Almost all the great American Western movies are intensely political films within a distinctly American framework. In effect they all adopt in one way or another the mythological fiction that so fascinated political philosophers in the 17th and 18th centuries: the problem of the transition from a state of lawlessness, ruthless self-interest, and terrifying uncertainty, the “state of nature,” to a political order, the rule of law and the surrender of one’s right to decide everything in one’s own case. They represent to us our own beliefs and passions about our founding; that is, about what was founded, and why the transition from the supremacy of virtues like honor, courage, and self-reliance to the now more important virtues of civility, trustworthiness, and prudence, were, all in all, “worth it.” Some films are also haunted by the fact that the first founding essentially failed. The great experiment didn’t work; the nation exploded into one of the most deadly civil wars in recorded history, and the constant re-appearance of these ferocious animosities in the conflicts in Westerns can suggest that there is a real and continuing question about whether the “second founding” in the West (the conquest of native American lands) made possible more a lengthy truce than the achievement of, finally, a true union.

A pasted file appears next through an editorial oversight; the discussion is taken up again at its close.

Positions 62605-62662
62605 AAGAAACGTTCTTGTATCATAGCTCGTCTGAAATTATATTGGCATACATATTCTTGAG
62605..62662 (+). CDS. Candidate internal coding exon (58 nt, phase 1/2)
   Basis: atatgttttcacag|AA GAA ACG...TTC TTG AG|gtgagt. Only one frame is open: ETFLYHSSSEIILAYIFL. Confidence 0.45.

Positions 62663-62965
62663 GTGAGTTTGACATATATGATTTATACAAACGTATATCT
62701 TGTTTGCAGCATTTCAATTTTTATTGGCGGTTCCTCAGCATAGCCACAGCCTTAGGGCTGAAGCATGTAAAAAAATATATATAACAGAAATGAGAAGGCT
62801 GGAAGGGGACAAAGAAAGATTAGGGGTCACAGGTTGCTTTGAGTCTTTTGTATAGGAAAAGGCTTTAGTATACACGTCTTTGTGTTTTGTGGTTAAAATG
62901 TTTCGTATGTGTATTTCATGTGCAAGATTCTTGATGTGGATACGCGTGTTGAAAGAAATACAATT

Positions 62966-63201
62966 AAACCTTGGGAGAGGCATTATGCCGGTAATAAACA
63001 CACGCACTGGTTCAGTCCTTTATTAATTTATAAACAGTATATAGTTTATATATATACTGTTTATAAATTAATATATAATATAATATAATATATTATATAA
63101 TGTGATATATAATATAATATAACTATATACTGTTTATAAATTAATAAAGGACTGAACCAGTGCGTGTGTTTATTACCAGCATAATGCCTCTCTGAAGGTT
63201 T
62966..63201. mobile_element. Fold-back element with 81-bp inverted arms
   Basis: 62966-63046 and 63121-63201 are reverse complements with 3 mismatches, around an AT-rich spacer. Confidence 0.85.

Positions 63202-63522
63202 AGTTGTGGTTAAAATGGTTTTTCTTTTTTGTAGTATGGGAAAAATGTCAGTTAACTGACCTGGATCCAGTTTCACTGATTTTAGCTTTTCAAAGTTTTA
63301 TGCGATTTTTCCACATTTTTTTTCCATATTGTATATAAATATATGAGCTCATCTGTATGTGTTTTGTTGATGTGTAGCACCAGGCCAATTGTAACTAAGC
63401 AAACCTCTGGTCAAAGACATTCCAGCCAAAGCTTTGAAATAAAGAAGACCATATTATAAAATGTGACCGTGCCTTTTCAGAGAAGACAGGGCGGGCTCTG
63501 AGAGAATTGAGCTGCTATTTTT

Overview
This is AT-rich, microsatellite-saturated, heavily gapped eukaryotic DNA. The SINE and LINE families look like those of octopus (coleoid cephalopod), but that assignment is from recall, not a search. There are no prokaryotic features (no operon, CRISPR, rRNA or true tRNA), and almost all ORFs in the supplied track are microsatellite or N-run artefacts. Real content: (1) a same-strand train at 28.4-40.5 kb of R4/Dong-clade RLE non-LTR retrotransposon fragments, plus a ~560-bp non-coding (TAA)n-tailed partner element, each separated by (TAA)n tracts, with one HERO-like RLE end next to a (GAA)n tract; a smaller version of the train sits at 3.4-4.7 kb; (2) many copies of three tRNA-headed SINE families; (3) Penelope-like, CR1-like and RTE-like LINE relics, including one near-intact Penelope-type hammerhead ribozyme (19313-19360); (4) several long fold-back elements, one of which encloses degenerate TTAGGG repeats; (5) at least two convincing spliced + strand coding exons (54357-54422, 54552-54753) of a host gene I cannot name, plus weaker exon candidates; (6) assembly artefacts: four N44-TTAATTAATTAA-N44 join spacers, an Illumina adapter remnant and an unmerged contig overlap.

more from Robert Pippin at The Washington Post here.